* * *

Ms. Tavenner did not give many details about her group’s positions, but she said its top priority was to stop the immediate threat of eliminating the subsidies for plans sold to low-income people. House Republicans have already sued to block these payments, and the lawsuit is now delayed. If the new administration chose not to defend the lawsuit, the money would disappear, and insurers would probably rush to the exits because fewer potential customers would be available.

Another of the industry’s concerns is ensuring that enough young and healthy people sign up to stabilize the market. Republicans have discussed eliminating one of the law’s main tools, the so-called individual mandate, a tax levied on those who do not enroll.

Margot Sanger-Katz writes, An Obamacare ‘Delay’ Plan Could Backfire:

The nickname for the [GOP] plan is “repeal and delay,” and the assumption underlying it is that the current system will be sustainable for as long as it takes Congress to pass and the White House to install a new health plan.

The plan might be better described as “zombification.” It is not at all clear that Republicans can easily time the expiration date of the Obamacare markets. Insurance experts say the resulting zombie market — not dead, but not alive either — would suffer from many of the maladies of the existing system, and quite a few more. The result on the books might look like the status quo, but millions of Americans could lose their insurance and others could pay much higher prices to keep their coverage.

* * *

Obamacare was devised as a market system rather than a government program like Medicare . . . There’s nothing in the health law that forces insurance companies to sell insurance if they don’t want to — as we learned this year, when several major carriers exited the market. And there’s good reason to think that, with the death of Obamacare looming, many more companies would rethink their decision to sell Obamacare policies in the zombie interval.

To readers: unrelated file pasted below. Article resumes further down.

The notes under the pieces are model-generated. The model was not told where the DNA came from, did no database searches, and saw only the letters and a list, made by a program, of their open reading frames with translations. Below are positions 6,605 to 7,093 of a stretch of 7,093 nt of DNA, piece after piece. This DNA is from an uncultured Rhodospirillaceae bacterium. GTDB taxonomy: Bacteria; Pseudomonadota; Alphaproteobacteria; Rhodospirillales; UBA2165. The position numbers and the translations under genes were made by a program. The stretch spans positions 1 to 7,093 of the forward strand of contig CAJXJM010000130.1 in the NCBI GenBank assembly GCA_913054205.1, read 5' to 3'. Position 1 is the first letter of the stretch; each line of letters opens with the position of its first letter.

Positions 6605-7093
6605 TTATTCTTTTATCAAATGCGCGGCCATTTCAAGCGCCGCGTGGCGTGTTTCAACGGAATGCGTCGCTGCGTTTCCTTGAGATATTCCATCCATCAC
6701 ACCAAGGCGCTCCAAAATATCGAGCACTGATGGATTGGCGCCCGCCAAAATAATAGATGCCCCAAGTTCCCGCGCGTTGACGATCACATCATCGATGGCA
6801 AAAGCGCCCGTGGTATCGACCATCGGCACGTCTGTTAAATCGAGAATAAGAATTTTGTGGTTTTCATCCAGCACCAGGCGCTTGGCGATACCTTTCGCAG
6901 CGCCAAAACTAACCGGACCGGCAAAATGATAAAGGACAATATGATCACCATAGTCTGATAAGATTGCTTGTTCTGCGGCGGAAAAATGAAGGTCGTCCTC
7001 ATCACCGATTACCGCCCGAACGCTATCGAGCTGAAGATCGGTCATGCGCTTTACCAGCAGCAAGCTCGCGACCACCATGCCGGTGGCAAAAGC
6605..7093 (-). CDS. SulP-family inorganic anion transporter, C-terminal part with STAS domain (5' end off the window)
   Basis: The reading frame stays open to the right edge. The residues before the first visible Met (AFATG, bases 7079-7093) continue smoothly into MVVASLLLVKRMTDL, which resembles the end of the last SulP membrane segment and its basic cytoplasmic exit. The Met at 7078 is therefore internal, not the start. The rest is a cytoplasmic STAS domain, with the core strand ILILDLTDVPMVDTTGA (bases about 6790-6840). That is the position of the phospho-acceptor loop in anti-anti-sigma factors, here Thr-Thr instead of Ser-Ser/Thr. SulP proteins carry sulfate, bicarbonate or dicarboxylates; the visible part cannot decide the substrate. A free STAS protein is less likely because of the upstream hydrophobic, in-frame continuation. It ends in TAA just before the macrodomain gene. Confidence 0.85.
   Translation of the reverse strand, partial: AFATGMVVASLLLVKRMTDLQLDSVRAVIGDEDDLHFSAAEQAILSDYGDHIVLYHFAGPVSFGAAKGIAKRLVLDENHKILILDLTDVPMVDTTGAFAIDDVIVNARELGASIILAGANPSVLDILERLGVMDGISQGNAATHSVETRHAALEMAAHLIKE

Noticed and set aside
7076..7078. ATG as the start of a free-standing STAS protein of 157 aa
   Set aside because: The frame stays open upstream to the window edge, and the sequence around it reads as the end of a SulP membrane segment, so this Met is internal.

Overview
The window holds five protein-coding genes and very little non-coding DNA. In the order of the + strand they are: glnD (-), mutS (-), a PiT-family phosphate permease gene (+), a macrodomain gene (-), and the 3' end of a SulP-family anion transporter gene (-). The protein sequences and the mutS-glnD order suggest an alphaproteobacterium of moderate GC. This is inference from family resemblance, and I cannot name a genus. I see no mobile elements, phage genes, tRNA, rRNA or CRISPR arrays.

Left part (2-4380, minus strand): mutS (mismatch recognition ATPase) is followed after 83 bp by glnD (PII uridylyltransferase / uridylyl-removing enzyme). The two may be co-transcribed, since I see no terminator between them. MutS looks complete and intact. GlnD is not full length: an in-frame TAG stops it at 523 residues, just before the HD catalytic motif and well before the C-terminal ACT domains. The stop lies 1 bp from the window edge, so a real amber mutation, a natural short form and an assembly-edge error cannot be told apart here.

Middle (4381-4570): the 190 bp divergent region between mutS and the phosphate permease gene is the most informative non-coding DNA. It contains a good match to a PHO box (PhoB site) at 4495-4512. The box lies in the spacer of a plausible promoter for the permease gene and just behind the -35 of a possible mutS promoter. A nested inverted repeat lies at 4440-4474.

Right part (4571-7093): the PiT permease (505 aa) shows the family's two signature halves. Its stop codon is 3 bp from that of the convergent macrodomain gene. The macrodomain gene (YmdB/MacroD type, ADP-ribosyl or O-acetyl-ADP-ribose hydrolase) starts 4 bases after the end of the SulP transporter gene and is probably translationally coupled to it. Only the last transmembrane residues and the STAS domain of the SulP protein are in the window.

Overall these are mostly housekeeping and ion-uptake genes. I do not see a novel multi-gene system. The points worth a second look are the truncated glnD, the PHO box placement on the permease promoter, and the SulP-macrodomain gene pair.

“Why go through the hassle for something that’s going away anyway?” said Jon Kingsdale, who teaches at Boston University and is a director at the actuarial firm Wakely Consulting Group. Mr. Kingsdale, a former insurance executive, said that insurance companies had tended to weigh the short-term pain of remaining in the Obamacare markets against their long-term hope that markets would stabilize, grow and prove profitable. That calculus would change in an instant if the law were repealed, he said. “This is the perfect excuse to get out,” he said.

* * *

The result could be bare patches around the country — places where no company is selling insurance, and where no one can get access to tax credits to buy it. That might look a lot more like a quick repeal plan than a carefully planned “delay.”

* * *

Christopher Condeluci, who was a G.O.P. finance committee counsel when Obamacare passed and now runs a policy consulting business, said he had spoken with current staffers considering such options. Over the last few years, Republicans have resisted changes that would make Obamacare work better, but Mr. Condeluci said that the election had shifted the outlook.

“If there’s disruption, even in a wait for repeal and replace, Republicans are going to look terrible,” he said. “And the Democrats are going to rightly blame them.”

Finally, Steven Pearlstein wryly notes, Under Trump, red states are finally going to be able to turn themselves into poor, unhealthy paradises, as does Greg Sargent, Obamacare is probably toast. And a lot of poor, white Trump voters will get hurt by it.

If only we could limit the harm to those people who foolishly voted for the Tea-Publicans and their con game on ObamaCare. Unfortunately, their foolishness will affect us one and all.

2 responses to “The ‘Repeal and Delay’ Scam

  1. its like when the dog catches the car all he can do is bark! medicare for all solves the problem.

    • For Sure Not Tom

      Medicare for all does solve the problem. It’s also cheaper than the system we have now, based on GDP, it would free up HR departments from dealing with benefits paperwork, and it would allow people to freely move to new jobs or start their own companies.

      The number one reason people’s homes go into foreclosure is medical expenses, so less foreclosures, less broken homes, families kept together.

      The only downside is insurance companies won’t get a cut, and healthcare profiteers would have to get real jobs.